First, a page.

Clifton’s is back! After years of painstaking restoration work, the rock grottoes, redwood trees, and woodland creatures will once again greet cafeteria customers who have always been as attracted to the lush forest atmosphere as much as to the colorful Jell-O. Founder Clifford Clinton might not recognize the new salvaged cathedral décor—certainly not the multiple bars—but he would definitely appreciate Andrew Meieran’s over-the-top expansion of Los Angeles’s favorite historic restaurant. Here’s how it all started.
David Harrison Clinton, a 45-year-old Confederate veteran from Missouri, travels to Los Angeles with his teenage son. He purchases the Southern Hotel on Main Street and opens a restaurant and dining room.
David’s son, Edmond, registers to vote in Ontario, California, listing “minister” as his occupation. He marries Gertrude Hall, and the couple relocate to San Francisco. They become co-owners of a cafeteria-style restaurant chain called Dennets.
Edmond and Gertrude Clinton welcome a son, Clifford, in Berkeley, California. Nine other children follow.
The Clinton family travels to China, where Edmond and Gertrude spend two years as Salvation Army captains feeding the hungry.
Edmond opens his first cafeteria in San Francisco during the Panama-Pacific International Exposition. Gertrude dies, and their son Clifford is enlisted to help run the restaurant.
Clifford, who is now managing his father’s cafeterias, marries Nelda Mae Patterson.
Clifford purchases his father’s business and becomes president and general manager of the Clinton’s restaurants.
At the end of October the stock market suffers the greatest crash in American history, plunging the country into economic turmoil and the Great Depression.
Clifford writes a manual outlining a new “cafeteria of the golden rule.” He sells the San Francisco restaurants and moves to Los Angeles with $2,000 and a lease on the former Boos Bros. Cafeteria at 618 S. Olive St. He opens a restaurant in July and gives away 10,000 free meals by October. The next year he opens a “Penny Cafeteria” at 250 S. Hill St. Stew, coleslaw, Jell-O, and coffee are priced at one cent; philanthropists purchase coupons to distribute to the poor.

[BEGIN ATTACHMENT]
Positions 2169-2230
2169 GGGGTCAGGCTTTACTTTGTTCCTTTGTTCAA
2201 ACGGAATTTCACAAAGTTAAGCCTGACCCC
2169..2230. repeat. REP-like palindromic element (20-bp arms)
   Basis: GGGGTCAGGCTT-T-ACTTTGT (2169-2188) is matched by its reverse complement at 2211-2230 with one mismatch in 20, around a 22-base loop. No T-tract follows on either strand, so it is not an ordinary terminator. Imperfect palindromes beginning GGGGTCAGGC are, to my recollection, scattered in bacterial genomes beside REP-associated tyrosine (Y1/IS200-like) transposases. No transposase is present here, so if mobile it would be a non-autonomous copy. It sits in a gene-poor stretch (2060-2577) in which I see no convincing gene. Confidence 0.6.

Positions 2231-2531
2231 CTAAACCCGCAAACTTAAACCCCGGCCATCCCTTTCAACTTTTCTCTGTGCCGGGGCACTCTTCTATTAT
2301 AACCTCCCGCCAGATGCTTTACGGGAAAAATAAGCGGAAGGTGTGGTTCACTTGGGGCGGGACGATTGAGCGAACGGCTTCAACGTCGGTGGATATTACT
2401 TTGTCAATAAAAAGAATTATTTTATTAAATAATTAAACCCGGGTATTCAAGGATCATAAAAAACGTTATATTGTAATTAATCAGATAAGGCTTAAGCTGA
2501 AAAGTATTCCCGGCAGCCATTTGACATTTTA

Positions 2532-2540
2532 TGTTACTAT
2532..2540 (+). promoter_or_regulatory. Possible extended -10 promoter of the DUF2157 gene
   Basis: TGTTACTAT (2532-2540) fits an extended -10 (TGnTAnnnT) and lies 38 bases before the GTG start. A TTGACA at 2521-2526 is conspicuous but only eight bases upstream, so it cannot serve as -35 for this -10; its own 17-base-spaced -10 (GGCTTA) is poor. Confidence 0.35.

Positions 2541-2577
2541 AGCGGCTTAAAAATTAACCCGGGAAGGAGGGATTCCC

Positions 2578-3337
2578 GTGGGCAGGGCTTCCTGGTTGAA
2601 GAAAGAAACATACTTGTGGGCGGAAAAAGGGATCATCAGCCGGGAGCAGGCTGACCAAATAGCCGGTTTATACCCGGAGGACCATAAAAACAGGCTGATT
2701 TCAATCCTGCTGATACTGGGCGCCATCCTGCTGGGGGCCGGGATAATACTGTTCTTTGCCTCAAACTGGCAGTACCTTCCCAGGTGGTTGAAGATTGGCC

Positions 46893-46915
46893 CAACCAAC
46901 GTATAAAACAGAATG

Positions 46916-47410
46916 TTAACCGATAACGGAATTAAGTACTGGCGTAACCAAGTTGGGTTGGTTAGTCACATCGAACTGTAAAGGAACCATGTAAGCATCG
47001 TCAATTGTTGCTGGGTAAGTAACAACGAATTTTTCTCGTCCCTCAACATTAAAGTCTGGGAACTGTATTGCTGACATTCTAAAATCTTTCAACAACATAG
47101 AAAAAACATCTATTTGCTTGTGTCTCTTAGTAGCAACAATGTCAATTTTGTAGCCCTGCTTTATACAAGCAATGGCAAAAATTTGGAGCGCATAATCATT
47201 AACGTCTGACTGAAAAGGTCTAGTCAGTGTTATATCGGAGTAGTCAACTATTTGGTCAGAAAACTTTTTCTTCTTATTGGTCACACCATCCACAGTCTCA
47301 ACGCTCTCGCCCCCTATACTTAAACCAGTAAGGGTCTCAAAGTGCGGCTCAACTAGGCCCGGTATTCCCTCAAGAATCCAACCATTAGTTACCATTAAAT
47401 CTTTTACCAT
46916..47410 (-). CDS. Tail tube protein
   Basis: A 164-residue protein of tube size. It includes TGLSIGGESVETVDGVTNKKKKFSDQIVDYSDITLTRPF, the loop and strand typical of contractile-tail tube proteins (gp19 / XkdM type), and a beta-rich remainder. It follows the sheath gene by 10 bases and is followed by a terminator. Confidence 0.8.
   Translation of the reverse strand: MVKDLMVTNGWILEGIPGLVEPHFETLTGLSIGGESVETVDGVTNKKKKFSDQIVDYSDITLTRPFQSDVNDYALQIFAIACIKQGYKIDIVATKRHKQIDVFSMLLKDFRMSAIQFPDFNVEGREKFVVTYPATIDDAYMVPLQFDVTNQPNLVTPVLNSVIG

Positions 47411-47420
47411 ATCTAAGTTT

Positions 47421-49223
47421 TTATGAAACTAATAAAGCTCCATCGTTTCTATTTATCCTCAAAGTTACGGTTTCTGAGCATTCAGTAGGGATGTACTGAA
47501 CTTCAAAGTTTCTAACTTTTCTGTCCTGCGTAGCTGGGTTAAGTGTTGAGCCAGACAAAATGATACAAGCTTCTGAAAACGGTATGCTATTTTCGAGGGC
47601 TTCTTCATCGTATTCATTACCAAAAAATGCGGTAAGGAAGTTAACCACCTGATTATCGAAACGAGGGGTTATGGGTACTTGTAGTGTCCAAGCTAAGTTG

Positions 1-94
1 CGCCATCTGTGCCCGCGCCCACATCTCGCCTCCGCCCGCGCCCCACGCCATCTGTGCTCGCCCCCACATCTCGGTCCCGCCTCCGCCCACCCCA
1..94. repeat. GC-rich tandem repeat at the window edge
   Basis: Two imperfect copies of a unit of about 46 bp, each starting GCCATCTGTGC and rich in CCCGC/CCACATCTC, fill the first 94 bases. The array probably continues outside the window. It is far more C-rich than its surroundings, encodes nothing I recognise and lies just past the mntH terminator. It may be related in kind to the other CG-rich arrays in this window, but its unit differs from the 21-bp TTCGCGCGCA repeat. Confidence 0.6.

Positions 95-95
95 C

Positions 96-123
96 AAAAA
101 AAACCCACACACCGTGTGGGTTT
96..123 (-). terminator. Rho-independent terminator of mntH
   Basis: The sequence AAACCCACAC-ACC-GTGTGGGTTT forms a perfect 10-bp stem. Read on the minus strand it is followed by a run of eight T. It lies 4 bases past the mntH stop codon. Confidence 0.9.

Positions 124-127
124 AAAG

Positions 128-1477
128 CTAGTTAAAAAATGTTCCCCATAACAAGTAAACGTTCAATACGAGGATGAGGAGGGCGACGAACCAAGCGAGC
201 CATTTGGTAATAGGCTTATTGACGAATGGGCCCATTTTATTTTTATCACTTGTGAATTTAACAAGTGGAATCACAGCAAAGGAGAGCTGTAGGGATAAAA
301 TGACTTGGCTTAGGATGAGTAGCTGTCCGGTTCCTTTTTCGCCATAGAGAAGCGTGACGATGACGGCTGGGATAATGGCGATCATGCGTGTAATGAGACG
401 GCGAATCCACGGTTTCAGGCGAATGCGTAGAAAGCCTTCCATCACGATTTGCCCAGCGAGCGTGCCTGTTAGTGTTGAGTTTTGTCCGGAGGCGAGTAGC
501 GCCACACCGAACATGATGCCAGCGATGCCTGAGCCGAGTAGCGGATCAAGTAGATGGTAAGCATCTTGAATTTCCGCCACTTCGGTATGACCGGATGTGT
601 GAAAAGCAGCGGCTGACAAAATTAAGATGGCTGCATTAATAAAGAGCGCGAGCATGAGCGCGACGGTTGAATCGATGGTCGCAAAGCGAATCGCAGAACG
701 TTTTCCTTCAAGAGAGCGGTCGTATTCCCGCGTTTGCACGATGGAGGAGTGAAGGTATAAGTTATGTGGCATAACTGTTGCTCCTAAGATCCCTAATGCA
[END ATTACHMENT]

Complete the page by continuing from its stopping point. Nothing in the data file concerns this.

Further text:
Impressed with the operation, a wealthy patron offers the Clintons a lease on another former Boos Bros. location, the 40,000-square-foot store at 648 S. Broadway. “For years in the center of town we served the five-cent meal, and bums came, nice people came, pensioners came, human beings came,” says Nelda Clinton in an interview. “And if they didn’t have the nickel, we would feed them anyway, but most always for their dignity and ours it was better if they paid.”
Los Angeles County supervisor John Anson Ford taps Clifford, now an expert in feeding large numbers of people, to consult on the food operations at County hospital. Clifford uncovers waste, fraud, and abuse and becomes a civic crusader.
Mayor Frank Shaw withdraws his support of the city-sanctioned Citizens’ Independent Vice Investigating Committee that Clifford chairs after police raid a gambling ring operating in a secret room behind a phony library at Sunset Boulevard and Laurel Avenue. Clifford claims to have discovered 600 brothels, 1,800 bookies, and 300 gambling houses in the city. His home and the car of his chief investigator are later bombed. In 1938, Frank Shaw becomes the first big-city mayor to be recalled from office.
After five years of tinkering and remodeling, Clifton’s Brookdale Cafeteria is unveiled, complete with redwood trees, a fireplace, and an indoor waterfall and stream. The Pacific Seas cafeteria on Olive Street soon gets a major makeover, including bamboo, fishing floats, and massive neon flowers.
Esther York Burkholder debuts Food for Thot, a free inspirational newsletter with a weekly circulation of 32,000. The poems and philosophy are distributed until the Clintons sell the cafeteria in 2010.